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The Minimum Label Spanning Tree Problem and Some

Variants

- Yupei Xiong, Univ. of Maryland
- Bruce Golden, Univ. of Maryland
- Edward Wasil, American Univ.

Presented at Oklahoma State University October 7,

2005

Outline of Lecture

- 10 - Minute Introduction to Graph Theory and

Complexity - Introduction to the MLST Problem
- A GA for the MLST Problem
- Four Modified Versions of the Benchmark Heuristic
- A Modified Genetic Algorithm
- Results and Conclusions

Defining Trees

- A graph with no cycles is acyclic
- A tree is a connected acyclic graph

- Some examples of trees
- A spanning tree of a graph G contains all the

nodes of G

Spanning Trees

Graph G A spanning tree of G

Another spanning tree of G

Minimal Spanning Trees

- A network problem for which there is a simple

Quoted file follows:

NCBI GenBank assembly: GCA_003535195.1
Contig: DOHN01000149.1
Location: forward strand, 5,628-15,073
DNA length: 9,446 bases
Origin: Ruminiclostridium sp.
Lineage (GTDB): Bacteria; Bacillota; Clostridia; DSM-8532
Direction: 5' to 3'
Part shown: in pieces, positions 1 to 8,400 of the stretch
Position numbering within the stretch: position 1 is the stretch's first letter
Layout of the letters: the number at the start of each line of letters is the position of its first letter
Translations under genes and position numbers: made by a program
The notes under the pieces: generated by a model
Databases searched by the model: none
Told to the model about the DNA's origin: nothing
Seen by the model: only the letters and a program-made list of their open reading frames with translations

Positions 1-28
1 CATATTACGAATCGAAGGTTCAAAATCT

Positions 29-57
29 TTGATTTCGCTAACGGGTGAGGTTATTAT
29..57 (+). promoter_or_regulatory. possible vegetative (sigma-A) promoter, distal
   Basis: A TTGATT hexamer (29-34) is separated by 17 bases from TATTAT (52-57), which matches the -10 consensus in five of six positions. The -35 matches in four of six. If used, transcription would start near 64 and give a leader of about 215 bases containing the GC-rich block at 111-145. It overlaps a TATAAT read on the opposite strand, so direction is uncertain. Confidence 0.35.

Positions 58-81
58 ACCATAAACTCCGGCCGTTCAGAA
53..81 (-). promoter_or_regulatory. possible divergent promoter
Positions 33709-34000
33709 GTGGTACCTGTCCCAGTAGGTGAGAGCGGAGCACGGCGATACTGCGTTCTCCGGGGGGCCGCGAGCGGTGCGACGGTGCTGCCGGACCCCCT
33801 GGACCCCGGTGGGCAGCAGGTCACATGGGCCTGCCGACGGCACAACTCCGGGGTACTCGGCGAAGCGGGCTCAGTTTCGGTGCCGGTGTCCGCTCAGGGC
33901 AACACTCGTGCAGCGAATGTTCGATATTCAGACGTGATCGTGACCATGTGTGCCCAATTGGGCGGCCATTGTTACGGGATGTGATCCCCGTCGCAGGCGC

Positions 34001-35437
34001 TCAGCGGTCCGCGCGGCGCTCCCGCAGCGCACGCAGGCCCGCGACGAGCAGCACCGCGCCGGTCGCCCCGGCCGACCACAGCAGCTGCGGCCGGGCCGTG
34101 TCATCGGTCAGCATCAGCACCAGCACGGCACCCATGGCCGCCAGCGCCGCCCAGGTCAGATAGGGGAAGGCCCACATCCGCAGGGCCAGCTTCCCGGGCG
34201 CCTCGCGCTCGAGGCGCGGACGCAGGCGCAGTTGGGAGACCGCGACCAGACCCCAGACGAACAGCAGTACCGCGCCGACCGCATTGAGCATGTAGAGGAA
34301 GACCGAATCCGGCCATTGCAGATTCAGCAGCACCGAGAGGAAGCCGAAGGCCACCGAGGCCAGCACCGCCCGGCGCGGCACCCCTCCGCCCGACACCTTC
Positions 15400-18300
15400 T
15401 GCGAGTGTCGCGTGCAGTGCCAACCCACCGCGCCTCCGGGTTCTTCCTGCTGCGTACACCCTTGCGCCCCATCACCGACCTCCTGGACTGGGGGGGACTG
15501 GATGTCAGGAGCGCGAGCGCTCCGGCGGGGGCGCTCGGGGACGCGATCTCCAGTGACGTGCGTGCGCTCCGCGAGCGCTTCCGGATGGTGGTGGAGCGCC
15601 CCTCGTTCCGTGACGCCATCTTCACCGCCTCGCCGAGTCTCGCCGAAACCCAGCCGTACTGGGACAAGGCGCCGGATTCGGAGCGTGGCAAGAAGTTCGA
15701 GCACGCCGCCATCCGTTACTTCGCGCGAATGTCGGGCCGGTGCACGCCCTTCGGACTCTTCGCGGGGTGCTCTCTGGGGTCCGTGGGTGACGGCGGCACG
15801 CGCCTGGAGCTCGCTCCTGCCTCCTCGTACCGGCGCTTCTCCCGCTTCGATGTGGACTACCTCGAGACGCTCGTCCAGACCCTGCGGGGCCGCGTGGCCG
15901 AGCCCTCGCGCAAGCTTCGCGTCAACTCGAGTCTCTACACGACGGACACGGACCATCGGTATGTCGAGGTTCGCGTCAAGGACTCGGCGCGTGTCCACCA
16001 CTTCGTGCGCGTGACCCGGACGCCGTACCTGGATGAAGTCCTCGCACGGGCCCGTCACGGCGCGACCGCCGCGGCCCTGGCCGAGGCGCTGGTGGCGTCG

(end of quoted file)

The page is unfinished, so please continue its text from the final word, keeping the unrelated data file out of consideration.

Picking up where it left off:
solution method is the - selection of a minimum spanning tree from an

undirected network - over n cities
- The cost of installing a communication link

between cities i and j is - cij cji 0
- Each city must be connected, directly or

indirectly, to all others, and this is to be done

at minimum total cost - Attention can be confined to trees, because if

the network contains a cycle, removing one link

of the cycle leaves the network connected and

reduces cost

A Minimal Spanning Tree

6

6

4

Original Network

Minimum Spanning Tree

The Traveling Salesman Problem

- Imagine a suburban college campus with 140

separate buildings scattered over 800 acres of

land - To promote safety, a security guard must inspect